Marcos is a character guy — him and Jesus both. On the latest Churros y Tácticas Podcast, David Cartlidge and I spent some time talking about the head on their shoulders. They have charisma and maturity beyond their age — another perk alongside being young and talented. On last night’s Managing Madrid Podcast, the topic came up again. Someone asked us if we could compare Vallejo to Ramos at age 21. It’s impossible to do. Ramos was an athletic freak, bombing up and down the right wing and planting crosses for his teammates. He is, and was, erratic — but insanely clutch. Vallejo was made in a different lab, by a scientist who tried to create the most anti-Ramos defender he possibly could. Vallejo is weak defending corners and crosses, but is calm and composed, and consistently keeps his head in the most flustering of situations. He’s positionally woke, and will rack over 100 successful passes in a game like he’s playing a video game. He’s vertically incisive too — always looking for the dagger. If it’s not on, he’ll recycle possession. Vallejo has a high floor and high ceiling. He’s um, really good.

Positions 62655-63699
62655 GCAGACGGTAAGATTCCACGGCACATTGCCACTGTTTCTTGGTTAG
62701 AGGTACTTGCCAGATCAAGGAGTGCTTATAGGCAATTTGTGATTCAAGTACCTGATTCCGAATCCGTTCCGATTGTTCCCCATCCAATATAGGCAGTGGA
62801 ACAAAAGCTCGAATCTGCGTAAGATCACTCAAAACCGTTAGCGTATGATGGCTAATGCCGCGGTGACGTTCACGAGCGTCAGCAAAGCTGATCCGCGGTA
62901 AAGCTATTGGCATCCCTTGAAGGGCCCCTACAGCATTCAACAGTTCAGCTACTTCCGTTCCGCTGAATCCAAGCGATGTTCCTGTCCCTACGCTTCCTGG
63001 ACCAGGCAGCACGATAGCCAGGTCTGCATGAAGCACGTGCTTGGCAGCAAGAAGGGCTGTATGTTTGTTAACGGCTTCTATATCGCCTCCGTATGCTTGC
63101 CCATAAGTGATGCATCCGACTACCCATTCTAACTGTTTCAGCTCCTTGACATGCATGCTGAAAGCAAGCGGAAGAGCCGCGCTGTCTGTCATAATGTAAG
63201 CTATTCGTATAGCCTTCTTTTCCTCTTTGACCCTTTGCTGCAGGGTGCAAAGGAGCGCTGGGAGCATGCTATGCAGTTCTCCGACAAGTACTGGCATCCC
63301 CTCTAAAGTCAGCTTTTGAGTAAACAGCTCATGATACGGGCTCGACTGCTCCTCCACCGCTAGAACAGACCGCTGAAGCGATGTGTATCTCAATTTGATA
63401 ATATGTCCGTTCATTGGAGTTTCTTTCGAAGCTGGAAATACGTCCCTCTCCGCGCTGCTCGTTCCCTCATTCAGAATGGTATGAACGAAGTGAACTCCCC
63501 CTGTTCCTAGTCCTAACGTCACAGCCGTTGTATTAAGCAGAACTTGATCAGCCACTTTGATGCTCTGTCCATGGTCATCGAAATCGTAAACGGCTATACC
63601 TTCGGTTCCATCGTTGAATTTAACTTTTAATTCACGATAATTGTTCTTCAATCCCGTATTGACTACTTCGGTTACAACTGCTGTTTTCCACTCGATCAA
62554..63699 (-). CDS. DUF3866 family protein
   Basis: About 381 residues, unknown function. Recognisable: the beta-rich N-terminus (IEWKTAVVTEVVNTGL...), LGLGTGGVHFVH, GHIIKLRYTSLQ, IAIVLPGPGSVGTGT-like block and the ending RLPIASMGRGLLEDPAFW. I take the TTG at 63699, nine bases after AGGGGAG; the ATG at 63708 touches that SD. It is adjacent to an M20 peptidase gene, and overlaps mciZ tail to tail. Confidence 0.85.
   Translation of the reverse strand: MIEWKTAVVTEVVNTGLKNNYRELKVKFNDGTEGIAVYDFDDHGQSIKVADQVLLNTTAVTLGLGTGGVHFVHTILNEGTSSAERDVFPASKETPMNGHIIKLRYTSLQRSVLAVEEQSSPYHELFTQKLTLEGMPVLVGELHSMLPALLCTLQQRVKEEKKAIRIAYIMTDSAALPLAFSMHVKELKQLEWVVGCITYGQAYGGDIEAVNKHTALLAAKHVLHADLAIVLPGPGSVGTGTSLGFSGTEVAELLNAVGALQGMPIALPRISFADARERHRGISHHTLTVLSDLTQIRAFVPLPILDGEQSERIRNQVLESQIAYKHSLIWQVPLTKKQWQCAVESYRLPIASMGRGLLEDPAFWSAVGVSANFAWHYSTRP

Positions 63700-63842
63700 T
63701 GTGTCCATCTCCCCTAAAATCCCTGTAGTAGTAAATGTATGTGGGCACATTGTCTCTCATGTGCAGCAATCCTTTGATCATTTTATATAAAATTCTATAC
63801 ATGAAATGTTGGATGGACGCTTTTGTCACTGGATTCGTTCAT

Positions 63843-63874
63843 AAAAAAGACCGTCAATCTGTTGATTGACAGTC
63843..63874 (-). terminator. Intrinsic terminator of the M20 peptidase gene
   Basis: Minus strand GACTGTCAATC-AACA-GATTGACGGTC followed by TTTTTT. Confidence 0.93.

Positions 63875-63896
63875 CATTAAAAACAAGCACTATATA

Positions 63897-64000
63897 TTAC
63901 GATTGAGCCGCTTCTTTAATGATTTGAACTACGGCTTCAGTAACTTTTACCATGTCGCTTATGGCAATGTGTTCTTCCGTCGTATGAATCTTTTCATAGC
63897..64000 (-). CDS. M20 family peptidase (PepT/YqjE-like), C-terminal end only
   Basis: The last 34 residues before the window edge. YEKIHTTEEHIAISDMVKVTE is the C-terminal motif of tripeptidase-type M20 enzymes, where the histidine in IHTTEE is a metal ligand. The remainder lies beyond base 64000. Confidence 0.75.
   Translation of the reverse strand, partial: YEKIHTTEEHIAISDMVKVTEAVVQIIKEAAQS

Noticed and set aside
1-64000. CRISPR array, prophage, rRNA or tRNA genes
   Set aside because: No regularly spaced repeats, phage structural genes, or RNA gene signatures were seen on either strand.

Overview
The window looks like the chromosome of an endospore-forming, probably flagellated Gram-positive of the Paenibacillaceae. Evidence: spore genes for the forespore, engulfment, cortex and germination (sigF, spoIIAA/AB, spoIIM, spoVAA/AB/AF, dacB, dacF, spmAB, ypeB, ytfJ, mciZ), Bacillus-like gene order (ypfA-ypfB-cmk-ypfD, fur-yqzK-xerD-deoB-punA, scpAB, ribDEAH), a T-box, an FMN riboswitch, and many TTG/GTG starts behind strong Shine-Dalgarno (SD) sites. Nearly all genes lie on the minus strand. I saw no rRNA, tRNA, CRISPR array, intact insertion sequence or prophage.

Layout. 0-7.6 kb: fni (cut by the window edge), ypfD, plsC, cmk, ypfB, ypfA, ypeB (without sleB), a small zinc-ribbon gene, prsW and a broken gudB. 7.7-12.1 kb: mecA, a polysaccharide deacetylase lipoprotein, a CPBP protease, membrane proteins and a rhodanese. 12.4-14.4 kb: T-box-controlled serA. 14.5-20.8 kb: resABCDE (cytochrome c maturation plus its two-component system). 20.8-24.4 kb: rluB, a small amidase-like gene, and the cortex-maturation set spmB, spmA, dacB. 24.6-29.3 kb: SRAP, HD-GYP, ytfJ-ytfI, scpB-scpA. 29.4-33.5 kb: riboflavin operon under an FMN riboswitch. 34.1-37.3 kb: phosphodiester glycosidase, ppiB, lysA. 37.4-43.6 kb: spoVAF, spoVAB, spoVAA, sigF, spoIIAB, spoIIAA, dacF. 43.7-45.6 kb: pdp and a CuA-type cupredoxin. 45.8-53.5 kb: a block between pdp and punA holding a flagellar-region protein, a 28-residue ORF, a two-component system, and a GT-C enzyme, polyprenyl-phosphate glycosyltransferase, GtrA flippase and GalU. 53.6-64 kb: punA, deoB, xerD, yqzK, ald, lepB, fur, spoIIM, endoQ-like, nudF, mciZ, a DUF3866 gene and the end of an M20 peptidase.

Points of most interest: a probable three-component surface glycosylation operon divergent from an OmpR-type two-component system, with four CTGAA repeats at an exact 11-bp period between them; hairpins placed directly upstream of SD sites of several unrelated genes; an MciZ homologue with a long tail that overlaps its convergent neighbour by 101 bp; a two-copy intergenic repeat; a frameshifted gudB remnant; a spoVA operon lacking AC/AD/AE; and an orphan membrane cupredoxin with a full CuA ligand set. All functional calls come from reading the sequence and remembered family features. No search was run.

“On the day, when I signed, they told me that they’ll keep an eye on me and it has been so. They come to see me in person, they call me … I’m grateful because it is the recognition for a job well done,” Vallejo told AS back in January.
“It is a tremendous joy [to know Zinedine Zidane is watching]. To be recognised for your work is a joy and helps me to strive even harder.
“I have that dream [to play at the Bernabeu], I hope the day comes. If I’m honest, that’s why I work every day of my life.
“My head is very focused on Frankfurt, but I am realistic and I have that desire. I’m looking forward to that day, playing at the Bernabeu.”